TRENTON, N.J., Nov. 6 (UPI) -- President Barack Obama carried New Jersey in Tuesday's election and Democratic U.S. Sen. Bob Menendez easily won a second term.
Voting in the state was complicated by Hurricane Sandy, with many polling places still without power or even underwater on the Jersey Shore, and many residents still unable to return home. Lt. Gov. Kim Guadagno announced Tuesday afternoon voters who had applied to cast ballots by email or fax would be able to do so through Friday.
With 2810 of 6,338 precincts reporting, Obama led Republican nominee Mitt Romney 59 percent to 40 percent, WHYY-FM in Philadelphia reported.
The state has become more Democratic in recent presidential elections. President George H.W. Bush won the state in 1988 continuing a string of Republican victories in New Jersey but lost the state four years later.
Menendez, who was appointed by Gov. Jon Corzine in 2005 to fill his own unexpired term, had 61 percent of the vote to 37 percent for his Republican challenger, state Sen. Joe Kyrillos. Menendez, born in New York to recent immigrants from Cuba in 1953, was the first Hispanic elected to the Senate from a northeastern state.
New Jersey has not been represented in the Senate by a Democrat for several decades.
Late Tuesday, a judge refused to order New Jersey to let voters affected by Hurricane Sandy use the federal electronic ballot for overseas voters.
The American Civil Liberties Union made the request on behalf of three Essex County women who are living outside the state temporarily because of Sandy, The Star-Ledger of Newark reported. The ACLU said all three had trouble accessing the state's emergency system to request electronic absentee ballots.
The state government and the campaigns of U.S. Sen. Robert Menendez and his Republican challenger, State Sen. Joe Kyrillos, opposed the ACLU.
Superior Court Judge Walter Koprowski said he did not believe he had the authority to order the state to change its procedure. Lt. Gov. Kim Guadagno said Tuesday afternoon electronic ballots submitted by Friday will be counted.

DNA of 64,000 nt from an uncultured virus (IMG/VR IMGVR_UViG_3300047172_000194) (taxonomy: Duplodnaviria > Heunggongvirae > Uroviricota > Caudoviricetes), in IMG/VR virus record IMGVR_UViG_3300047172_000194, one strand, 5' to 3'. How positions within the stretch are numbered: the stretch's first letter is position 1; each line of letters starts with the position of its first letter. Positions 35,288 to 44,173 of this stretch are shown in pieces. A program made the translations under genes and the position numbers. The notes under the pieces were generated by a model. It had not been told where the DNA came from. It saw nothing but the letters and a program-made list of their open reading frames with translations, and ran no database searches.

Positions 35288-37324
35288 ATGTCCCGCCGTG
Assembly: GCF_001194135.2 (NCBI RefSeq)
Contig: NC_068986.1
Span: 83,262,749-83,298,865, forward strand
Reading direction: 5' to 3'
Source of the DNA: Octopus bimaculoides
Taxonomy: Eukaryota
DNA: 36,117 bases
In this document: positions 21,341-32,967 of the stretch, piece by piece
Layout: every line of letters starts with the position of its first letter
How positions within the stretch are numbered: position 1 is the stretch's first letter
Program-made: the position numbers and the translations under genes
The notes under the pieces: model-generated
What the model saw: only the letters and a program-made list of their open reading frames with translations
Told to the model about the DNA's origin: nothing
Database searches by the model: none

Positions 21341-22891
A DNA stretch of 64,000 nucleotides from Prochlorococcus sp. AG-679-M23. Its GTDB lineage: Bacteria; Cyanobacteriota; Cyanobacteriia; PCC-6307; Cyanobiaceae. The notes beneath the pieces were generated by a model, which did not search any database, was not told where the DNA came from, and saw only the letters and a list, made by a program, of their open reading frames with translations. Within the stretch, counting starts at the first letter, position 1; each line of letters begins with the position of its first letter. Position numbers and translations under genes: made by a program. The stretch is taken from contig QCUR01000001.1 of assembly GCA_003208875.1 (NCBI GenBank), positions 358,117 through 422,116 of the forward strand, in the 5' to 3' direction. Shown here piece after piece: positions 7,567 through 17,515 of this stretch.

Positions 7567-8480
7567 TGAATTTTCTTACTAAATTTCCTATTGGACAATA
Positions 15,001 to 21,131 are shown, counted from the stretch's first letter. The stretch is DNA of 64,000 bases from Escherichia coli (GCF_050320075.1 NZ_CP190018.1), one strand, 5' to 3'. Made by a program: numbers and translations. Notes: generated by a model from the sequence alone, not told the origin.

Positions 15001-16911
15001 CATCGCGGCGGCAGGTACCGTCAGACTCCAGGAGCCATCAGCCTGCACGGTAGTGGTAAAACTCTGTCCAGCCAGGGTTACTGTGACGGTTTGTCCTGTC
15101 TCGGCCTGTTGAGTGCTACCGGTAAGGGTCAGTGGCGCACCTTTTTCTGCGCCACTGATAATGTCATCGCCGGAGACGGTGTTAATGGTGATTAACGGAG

"If the email was bumped or sent back, it has to be the duty of the clerks to address those issues to make sure those applications are processed," Koprowski said.
Voters had until 5 p.m. Tuesday to apply for ballots and then must submit the chits by 8 p.m. Friday, The Star-Ledger said.
Gov. Chris Christie said Tuesday's voting was going smoothly, albeit plagued by long lines and confusion about polling places in the state's hardest hit counties.
Christie, in an appearance at Berkeley Elementary School in Westwood, said only 100 of the state's 3,000 polling places were impacted by the storm, which hit a week ago, causing deaths, wrecking the shoreline, destroying homes and displacing thousands. More than a half-million homes and businesses still were without power.
"Only people who should be applying for their ballots online are voters affected by the storm," Christie said. "Everyone else, get your butt up and go to your polling place like normal."
The state set up a text system for voters to find out where to vote. Voters were instructed to text "WHERE" to 877877, but the system was plagued by errors early in the day. Updated databases were uploaded after the errors were discovered and the system was fixed, state officials said.
"I don't have complete confidence in the text # due to feedback," Newark Mayor Cory Booker tweeted. He advised his residents to check the city's website or call (973) 733-4311.